The Invisible Life of Eurídice Gusmão 2019

A vida invisível de Eurídice Gusmão

Directed by Karim Aïnouz World

A saga of sisterhood for the ages, Madame Sata director Karim Aïnouz’s sensual ‘tropical melodrama’ won top prize at this year’s Cannes Un Certain Regard section.

Jul 20
Sold Out

Rialto Cinemas Newmarket

Jul 23

ASB Waterfront Theatre

Aug 03

ASB Waterfront Theatre

Brazil / Germany In Portuguese with English subtitles
140 minutes DCP
R16
Sexualised nudity, drug use & sex scenes

Director

Producers

Rodrigo Teixeira
,
Michael Weber
,
Viola Fügen

Screenplay

Murilo Hauser
,
Inés Bortagaray
,
Karim Aïnouz. Based on the novel by Martha Batalha

Photography

Hélène Louvart

Editor

Heike Parplies

Production designer

Rodrigo Martirena

Costume designer

Marina Franco

Music

Benedikt Schiefer

With

Carol Duarte (Eurídice Gusmão)
,
Júlia Stockler (Guida Gusmão)
,
Gregório Duvivier (Antenor)
,
Fernanda Montenegro (older Eurídice Gusmão)
,
Bárbara Santos (Filomena)
,
Flávia Gusmão (Ana)
,
Maria Manoella (Zélia)
,
António Fonseca (Manuel)
,
Cristina Pereira (Cecilia)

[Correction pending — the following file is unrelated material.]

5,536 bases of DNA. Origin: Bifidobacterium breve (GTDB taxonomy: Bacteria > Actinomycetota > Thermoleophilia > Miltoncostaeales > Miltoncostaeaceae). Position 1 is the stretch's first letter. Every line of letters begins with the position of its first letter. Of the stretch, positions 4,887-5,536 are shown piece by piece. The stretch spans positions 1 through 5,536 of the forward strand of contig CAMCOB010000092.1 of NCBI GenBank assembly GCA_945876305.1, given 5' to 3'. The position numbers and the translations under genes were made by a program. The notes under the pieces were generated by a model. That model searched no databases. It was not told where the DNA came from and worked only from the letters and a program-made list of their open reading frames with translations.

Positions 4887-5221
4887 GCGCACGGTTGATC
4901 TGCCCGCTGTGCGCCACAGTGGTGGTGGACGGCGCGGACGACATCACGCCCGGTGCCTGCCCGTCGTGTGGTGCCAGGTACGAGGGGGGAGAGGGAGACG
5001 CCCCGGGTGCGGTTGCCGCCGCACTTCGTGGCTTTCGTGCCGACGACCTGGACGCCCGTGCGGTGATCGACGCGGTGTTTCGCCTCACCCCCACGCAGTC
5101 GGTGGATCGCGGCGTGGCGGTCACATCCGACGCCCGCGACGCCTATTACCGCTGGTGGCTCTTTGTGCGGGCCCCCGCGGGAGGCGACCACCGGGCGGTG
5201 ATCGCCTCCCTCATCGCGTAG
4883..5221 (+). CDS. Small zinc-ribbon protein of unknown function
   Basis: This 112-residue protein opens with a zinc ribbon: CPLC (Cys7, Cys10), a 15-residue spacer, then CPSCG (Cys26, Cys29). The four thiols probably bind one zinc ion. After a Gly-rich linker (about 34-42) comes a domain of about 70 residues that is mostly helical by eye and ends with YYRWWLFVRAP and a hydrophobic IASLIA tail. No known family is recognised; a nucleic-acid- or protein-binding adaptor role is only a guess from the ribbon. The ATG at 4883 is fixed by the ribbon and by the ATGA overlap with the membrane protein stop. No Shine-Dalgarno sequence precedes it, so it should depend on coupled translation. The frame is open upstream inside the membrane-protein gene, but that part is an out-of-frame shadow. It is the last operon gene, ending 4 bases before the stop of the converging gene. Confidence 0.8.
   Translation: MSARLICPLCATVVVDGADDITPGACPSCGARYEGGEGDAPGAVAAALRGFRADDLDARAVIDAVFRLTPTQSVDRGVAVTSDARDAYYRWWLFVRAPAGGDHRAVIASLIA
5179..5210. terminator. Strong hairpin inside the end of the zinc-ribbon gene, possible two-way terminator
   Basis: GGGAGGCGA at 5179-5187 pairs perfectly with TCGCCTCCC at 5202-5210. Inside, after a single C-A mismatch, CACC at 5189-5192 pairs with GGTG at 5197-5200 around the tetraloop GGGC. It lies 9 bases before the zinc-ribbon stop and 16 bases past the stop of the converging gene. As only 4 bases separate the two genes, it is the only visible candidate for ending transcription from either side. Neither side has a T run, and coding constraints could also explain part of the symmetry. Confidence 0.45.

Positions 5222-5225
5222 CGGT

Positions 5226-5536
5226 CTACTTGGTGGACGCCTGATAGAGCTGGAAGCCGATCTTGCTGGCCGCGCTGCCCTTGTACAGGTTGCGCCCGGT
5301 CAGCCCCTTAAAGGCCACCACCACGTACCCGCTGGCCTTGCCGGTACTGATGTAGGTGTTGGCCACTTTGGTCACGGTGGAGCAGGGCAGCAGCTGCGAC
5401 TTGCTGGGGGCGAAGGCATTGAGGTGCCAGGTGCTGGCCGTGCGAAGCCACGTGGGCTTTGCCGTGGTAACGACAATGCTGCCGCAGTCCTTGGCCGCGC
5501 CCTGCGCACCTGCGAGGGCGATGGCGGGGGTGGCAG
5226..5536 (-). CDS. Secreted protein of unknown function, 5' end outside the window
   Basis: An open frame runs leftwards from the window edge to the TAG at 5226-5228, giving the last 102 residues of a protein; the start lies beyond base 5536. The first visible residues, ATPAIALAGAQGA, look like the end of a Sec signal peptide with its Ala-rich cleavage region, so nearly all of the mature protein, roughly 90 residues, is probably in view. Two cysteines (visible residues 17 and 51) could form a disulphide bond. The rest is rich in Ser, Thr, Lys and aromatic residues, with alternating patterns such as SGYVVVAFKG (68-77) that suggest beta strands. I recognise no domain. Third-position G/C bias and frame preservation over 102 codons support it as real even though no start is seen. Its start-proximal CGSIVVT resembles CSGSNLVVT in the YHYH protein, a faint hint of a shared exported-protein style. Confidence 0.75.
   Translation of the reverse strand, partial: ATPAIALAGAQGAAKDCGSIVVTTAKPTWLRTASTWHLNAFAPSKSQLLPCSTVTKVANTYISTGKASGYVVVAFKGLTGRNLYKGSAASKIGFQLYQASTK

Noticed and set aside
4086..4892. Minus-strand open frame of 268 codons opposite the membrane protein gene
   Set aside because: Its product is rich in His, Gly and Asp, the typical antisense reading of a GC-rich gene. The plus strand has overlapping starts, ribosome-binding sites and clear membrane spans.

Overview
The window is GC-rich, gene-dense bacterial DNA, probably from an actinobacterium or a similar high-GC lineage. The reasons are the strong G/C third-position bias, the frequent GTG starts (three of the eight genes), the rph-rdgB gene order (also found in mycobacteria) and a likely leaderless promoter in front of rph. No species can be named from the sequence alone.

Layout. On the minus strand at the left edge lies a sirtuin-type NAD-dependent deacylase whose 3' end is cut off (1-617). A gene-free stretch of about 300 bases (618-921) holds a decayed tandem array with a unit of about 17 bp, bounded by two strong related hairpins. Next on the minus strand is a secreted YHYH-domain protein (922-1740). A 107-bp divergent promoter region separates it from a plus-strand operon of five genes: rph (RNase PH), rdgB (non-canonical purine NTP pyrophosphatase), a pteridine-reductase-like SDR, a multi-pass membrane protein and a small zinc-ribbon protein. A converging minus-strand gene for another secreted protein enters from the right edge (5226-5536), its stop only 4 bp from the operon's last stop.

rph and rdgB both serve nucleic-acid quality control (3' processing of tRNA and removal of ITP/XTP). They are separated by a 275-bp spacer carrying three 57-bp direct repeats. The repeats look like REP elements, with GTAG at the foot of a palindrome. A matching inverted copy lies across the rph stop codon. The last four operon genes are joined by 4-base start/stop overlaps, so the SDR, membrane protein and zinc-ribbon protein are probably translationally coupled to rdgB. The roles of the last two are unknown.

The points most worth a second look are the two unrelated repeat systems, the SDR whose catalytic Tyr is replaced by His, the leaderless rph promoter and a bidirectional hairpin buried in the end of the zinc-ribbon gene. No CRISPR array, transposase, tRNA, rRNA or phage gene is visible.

,
Gillray Coutinho (Afonso)

Festivals

Cannes (Un Certain Regard) 2019

Awards

Un Certain Regard Award, Cannes Film Festival 2019

Brazilian director Karim Aïnouz’s glorious Un Certain Regard winner richly renders the myth and the making of two spirited sisters who grow up inseparable before each taking very different paths. Living years in the same city without ever knowing it, the tension of whether they will find each other or not hangs exquisitely over this sumptuous film.

“Lustrous textures, boldly saturated colors and lush sounds serve to intensify the intimacy of… Aïnouz’s gorgeous melodrama about women whose independence of mind remains undiminished, even as their dreams are shattered by a stifling patriarchal society… The film hinges on a heartbreaking separation that causes decades of yearning and unanswered questions. But its supple moods are far more complex than that narrative core might suggest, winding through passages by turns seductive and sorrowful, tender and raw.

[The story is] enveloped in the characteristically Brazilian feeling of melancholy known as saudade, yet sustained by a sense of warmth and solidarity that seems present even when all physical connection between the central characters has been broken. A deep love and respect for women – sisters, mothers, female friends who become family surrogates – and a somber acknowledgment of the wrongs they absorb informs every scene…

The Invisible Life of Euridice Gusmao is a haunting drama… Aïnouz’s expert modulation of tone ensures that the… film keeps surprising us with new turns, frequently marked by ravishing use of Schiefer’s score, combined with piano passages from Liszt, Grieg and Chopin.” — David Rooney, Hollywood Reporter